I’m gonna say this and I think it’s borne out by our research. We get enormous viewing on “Game of Thrones.” I’m not sure our subscriber levels have increased because of “Game of Thrones.”
Does viewership go up? I think the notion is, we need to have a show in our midst that satisfies a large number of people. And so, whether it’s another “Sopranos” or “Game of Thrones” — and we didn’t program “Game of Thrones” thinking it was a blockbuster. I think the answer is, you just keep doing quality.
“True Blood!” It got enormous numbers for us. Trust me, the bet was on Alan Ball, not on vampires. So I just have to trust that if you continue to bet on quality, you’ll find what I’ll call “hits.”
Actresses I know have this expression, “It’s not nudity, it’s HBO.”
[Laughter.] You know it’s funny you say that because I’m often told that relative to other premium services, we don’t have enough nudity. But here’s the truth. I’m a gay guy. I don’t particularly care about female nudity. We have never given a note to say, “More nudity.” I think the truth is, when you’re in certain worlds — we’re very creative-friendly. If you’re going to sign on for certain shows, that’s part of the journey.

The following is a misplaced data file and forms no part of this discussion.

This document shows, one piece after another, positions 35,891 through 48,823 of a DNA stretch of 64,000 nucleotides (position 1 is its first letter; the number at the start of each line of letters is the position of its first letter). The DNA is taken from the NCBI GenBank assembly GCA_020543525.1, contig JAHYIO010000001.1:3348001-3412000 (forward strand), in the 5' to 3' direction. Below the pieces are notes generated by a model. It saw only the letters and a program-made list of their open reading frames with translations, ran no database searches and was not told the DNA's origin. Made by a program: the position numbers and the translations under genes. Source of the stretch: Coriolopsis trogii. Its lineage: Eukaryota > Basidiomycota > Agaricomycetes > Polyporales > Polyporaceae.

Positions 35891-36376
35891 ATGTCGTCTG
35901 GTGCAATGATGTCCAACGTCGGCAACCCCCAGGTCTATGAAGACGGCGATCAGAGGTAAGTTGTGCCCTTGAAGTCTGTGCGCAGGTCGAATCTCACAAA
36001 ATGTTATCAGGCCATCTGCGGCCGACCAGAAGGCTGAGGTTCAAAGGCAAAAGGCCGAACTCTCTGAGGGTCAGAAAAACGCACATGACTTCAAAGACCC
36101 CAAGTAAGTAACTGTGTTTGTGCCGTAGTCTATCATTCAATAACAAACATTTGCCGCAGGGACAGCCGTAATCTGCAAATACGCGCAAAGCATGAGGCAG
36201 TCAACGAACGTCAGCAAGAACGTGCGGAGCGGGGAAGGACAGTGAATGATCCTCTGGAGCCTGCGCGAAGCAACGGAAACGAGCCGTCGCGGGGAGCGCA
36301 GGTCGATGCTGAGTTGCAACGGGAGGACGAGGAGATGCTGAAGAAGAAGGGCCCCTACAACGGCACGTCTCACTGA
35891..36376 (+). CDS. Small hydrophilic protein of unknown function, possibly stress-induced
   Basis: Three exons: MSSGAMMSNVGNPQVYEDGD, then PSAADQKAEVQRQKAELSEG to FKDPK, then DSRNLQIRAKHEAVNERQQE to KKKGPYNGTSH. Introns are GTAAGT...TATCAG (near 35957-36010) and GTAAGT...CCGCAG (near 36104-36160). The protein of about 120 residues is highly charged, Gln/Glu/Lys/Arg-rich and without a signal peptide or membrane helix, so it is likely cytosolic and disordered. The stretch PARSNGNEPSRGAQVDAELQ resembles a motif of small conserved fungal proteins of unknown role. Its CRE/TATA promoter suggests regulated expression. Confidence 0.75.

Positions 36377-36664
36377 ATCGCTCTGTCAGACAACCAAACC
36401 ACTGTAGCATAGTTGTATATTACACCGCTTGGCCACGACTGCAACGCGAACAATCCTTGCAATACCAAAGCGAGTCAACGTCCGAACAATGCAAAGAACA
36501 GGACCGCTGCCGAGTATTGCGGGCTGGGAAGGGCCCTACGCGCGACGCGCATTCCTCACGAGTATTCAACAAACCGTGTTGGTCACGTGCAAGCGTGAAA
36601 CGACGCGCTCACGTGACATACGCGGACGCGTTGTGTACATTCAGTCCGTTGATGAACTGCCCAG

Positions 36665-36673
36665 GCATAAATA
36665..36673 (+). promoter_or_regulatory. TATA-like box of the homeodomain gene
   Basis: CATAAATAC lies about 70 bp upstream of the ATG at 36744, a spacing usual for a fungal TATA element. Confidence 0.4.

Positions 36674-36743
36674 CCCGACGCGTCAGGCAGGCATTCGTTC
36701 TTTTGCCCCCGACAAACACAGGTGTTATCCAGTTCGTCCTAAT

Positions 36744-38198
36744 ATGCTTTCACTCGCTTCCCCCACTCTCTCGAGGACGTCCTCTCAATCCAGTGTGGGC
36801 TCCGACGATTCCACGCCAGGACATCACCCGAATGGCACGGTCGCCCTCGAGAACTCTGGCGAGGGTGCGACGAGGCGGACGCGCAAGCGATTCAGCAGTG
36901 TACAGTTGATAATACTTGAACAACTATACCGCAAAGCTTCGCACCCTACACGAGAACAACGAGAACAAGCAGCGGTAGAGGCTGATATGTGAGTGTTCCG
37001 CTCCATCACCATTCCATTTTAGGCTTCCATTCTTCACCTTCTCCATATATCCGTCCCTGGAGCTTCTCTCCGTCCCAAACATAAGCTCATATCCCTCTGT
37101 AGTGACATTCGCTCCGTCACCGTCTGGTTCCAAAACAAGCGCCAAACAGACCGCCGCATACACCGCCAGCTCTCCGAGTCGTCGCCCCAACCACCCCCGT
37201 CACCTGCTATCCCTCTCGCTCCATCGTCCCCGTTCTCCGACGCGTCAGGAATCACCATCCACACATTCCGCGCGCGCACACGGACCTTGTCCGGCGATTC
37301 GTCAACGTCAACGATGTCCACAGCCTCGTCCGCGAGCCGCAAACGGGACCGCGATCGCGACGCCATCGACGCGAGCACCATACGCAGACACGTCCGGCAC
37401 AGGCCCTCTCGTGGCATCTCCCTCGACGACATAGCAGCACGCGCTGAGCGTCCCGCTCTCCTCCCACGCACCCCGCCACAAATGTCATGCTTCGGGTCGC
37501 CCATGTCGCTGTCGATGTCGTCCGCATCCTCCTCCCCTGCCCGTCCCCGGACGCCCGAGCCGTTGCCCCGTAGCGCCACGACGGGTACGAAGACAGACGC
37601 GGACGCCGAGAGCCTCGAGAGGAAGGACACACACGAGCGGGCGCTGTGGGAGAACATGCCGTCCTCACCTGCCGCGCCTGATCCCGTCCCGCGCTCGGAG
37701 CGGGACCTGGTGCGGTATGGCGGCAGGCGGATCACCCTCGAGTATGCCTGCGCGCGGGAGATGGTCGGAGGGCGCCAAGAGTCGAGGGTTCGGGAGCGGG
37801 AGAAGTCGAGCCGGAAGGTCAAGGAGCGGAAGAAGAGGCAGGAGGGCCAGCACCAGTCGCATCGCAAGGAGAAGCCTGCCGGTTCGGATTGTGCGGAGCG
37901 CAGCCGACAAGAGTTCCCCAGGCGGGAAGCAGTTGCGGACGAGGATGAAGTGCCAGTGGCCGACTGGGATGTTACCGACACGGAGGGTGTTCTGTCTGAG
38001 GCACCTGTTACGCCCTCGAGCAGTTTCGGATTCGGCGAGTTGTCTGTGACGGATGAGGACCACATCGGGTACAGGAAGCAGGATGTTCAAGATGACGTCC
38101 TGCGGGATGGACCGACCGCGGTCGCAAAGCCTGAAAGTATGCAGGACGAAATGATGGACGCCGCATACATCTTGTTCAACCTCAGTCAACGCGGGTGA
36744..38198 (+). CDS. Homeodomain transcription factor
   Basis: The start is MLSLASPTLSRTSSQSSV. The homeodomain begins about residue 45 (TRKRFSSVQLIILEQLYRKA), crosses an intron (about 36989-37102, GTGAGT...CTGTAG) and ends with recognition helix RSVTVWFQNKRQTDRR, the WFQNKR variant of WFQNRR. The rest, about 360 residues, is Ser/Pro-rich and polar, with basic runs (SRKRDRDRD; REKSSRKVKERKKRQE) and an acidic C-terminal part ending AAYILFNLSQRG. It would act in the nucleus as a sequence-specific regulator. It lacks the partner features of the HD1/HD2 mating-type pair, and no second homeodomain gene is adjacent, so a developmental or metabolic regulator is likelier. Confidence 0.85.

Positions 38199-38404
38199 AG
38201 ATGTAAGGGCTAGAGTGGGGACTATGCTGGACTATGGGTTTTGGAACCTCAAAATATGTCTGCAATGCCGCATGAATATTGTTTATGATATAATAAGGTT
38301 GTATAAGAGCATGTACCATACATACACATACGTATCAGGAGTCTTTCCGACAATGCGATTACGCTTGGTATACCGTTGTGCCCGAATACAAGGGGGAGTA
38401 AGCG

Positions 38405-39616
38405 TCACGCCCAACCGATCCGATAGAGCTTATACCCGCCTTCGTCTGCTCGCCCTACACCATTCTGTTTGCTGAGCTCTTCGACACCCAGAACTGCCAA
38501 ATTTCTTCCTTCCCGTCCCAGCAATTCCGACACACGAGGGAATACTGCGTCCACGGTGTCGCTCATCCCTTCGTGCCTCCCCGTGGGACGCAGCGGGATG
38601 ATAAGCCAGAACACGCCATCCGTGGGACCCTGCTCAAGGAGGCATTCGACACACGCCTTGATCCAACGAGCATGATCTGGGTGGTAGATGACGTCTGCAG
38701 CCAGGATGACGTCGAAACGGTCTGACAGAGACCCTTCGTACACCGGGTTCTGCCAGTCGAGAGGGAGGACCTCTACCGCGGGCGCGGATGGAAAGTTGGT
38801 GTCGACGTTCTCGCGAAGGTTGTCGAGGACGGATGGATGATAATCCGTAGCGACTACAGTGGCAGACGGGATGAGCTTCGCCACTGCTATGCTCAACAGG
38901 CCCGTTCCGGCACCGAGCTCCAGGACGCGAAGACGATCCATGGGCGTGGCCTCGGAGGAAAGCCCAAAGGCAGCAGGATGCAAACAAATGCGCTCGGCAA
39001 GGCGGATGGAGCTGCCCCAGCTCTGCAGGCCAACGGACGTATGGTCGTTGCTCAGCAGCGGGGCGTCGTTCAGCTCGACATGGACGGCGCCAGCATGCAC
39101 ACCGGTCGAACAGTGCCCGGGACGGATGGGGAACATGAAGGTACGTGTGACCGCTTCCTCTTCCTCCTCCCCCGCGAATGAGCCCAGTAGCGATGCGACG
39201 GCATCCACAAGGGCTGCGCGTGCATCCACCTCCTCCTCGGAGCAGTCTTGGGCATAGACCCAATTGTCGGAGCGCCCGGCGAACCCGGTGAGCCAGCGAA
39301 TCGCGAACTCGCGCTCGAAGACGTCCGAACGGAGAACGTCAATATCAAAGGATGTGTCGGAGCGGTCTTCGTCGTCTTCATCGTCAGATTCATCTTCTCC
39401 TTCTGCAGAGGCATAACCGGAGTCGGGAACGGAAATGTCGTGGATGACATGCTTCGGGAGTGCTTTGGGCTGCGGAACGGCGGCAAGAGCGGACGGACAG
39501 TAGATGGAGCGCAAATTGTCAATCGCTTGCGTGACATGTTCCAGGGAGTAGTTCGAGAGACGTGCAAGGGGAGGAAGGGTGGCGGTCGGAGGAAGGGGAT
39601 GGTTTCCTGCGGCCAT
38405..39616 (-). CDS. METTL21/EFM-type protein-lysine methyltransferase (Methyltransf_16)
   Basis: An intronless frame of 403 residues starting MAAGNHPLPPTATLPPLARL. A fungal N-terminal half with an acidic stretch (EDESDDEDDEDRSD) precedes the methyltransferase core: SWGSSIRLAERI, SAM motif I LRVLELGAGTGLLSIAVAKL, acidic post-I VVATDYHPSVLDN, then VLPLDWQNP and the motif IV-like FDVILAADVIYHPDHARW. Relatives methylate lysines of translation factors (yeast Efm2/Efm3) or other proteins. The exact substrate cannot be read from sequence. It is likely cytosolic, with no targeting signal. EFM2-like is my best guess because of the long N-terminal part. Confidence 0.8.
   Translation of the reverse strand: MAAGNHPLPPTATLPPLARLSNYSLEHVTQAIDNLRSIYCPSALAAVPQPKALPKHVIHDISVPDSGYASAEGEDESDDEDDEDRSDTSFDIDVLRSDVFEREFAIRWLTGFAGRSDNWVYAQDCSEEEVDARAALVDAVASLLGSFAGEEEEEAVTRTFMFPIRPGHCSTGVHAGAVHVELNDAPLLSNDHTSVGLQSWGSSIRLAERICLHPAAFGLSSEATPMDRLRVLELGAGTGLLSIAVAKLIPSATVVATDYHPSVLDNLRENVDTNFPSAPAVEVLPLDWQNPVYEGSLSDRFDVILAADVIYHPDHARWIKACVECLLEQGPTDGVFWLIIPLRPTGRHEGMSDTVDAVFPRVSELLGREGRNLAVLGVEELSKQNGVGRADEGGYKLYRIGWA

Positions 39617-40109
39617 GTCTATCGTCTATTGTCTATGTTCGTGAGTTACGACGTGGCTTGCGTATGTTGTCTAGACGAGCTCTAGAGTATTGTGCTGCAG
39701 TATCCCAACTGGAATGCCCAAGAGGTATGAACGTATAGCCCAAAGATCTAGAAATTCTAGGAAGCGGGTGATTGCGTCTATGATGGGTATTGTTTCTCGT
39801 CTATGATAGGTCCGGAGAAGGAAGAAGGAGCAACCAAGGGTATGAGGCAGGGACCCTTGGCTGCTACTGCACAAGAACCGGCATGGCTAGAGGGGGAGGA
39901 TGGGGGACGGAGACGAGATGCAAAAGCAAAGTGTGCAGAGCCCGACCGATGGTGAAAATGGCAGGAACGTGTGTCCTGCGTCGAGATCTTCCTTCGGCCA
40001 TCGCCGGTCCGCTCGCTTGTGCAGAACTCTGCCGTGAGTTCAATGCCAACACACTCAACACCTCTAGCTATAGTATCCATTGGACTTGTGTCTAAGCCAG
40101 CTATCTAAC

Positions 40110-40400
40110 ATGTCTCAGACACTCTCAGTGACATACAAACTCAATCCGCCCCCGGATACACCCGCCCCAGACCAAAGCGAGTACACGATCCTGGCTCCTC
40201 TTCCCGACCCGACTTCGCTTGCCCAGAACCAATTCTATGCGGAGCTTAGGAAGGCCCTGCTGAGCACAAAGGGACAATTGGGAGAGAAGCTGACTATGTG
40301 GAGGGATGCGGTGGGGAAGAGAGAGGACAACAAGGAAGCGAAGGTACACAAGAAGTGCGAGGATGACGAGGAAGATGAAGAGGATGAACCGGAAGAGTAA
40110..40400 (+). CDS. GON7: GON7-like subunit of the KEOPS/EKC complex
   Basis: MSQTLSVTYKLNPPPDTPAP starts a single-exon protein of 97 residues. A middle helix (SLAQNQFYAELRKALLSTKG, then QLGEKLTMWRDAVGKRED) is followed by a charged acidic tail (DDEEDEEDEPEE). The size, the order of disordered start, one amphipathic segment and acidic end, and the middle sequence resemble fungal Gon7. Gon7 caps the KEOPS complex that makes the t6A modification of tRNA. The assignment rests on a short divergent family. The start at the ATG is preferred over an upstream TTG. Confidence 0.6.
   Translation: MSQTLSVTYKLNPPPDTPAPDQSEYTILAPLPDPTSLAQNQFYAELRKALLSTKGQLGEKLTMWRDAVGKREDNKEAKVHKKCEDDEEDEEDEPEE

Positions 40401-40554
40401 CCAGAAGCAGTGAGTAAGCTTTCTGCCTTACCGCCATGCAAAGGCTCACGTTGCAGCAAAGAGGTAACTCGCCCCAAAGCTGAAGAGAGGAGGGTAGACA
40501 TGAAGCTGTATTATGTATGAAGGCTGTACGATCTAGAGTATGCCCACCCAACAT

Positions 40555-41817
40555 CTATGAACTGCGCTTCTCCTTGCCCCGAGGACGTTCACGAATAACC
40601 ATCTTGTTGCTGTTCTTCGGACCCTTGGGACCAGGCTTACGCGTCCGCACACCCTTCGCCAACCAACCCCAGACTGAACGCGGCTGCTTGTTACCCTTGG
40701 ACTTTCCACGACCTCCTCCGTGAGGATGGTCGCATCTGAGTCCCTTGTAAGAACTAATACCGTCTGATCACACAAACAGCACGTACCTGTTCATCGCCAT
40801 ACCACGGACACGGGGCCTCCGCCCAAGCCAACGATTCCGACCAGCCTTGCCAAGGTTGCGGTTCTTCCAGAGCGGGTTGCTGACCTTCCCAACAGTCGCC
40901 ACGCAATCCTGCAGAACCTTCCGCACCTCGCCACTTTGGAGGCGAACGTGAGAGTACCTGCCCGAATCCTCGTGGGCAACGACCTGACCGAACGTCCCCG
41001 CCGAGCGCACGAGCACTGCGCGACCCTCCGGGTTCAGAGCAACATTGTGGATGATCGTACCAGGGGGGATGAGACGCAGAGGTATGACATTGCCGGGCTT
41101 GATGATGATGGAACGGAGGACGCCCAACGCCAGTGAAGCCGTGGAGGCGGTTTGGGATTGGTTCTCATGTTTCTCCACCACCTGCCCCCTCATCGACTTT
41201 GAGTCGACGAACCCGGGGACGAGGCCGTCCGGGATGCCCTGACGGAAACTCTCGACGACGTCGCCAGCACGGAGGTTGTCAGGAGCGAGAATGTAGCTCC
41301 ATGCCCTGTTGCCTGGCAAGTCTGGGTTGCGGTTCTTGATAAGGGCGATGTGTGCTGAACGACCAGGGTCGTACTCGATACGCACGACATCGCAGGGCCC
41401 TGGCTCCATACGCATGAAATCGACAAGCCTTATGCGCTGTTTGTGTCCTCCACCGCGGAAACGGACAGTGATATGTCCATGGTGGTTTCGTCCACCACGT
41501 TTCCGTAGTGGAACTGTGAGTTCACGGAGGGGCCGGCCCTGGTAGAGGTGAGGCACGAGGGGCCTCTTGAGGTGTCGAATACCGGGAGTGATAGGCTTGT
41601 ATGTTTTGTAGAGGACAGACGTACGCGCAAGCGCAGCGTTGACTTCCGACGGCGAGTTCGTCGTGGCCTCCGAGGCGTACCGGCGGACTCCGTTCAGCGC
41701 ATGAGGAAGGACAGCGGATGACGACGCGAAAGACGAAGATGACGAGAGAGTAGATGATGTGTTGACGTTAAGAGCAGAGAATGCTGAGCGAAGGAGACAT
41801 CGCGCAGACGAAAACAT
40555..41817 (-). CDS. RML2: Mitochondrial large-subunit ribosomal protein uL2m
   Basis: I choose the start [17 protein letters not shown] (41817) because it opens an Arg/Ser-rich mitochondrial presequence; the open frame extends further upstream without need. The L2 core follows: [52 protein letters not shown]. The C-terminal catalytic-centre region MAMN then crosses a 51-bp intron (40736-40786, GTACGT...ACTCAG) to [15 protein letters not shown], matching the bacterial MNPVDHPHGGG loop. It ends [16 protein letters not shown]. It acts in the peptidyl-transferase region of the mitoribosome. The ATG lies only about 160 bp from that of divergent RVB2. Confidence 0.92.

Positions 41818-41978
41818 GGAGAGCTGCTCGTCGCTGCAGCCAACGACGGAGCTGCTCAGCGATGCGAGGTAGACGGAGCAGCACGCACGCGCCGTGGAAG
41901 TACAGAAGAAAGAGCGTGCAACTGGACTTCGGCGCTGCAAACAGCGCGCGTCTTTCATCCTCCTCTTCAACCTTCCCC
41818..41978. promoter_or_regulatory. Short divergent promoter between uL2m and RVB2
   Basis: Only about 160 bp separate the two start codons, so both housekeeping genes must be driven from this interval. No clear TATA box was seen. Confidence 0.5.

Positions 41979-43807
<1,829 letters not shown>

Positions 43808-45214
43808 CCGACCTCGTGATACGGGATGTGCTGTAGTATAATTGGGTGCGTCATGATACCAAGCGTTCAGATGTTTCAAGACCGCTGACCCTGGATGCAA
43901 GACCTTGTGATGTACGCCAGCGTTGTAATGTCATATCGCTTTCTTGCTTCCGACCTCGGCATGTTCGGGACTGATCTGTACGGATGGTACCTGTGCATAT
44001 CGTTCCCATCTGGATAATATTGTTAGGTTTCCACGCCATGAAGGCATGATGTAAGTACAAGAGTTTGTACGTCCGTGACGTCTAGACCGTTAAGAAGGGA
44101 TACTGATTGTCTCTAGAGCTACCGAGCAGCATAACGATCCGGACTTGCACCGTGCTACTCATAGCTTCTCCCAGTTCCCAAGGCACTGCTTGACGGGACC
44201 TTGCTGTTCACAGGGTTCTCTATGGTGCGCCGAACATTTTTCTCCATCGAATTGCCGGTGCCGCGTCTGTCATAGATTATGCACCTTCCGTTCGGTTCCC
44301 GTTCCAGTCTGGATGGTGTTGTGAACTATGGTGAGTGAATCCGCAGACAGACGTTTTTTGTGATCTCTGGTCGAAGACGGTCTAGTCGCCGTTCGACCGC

I think you can look at our primetime lineup. I can think of one show that has dabbled in naked bodies. It doesn’t happen all the time. Certainly relative to broadcast network, absolutely — I think we’re really pretty careful, conscientious, and honest about our use of nudity.
Look, we live in a puritanical society. I think the real issue is why actresses are saying that and not actors. And that is, by the way, a valid question, and I’ll tell you why that is. Because white men produce the shows. And there is some kind of… I was screening recently a show we did. And the actress is running across the screen completely naked. And then the actor runs across the screen completely naked. And yet somehow it’s pixelated, his genitalia. And I’m like, wait a second. Why is a man’s genitalia so much more “verboten?” And if you ask guys, they’re gonna go, “Well, you know, guys are sensitive about size and blah blah.” And that’s bulls**t. So hopefully, that’s an argument you just made for diversity. Put a female showrunner on, trust me. It’s gonna be equal opportunity.
HBO's Michael Lombardo shares his excitement for Jon Stewart's HBO Now deal and what kind of content the comedian could create during the 2016 presidential election.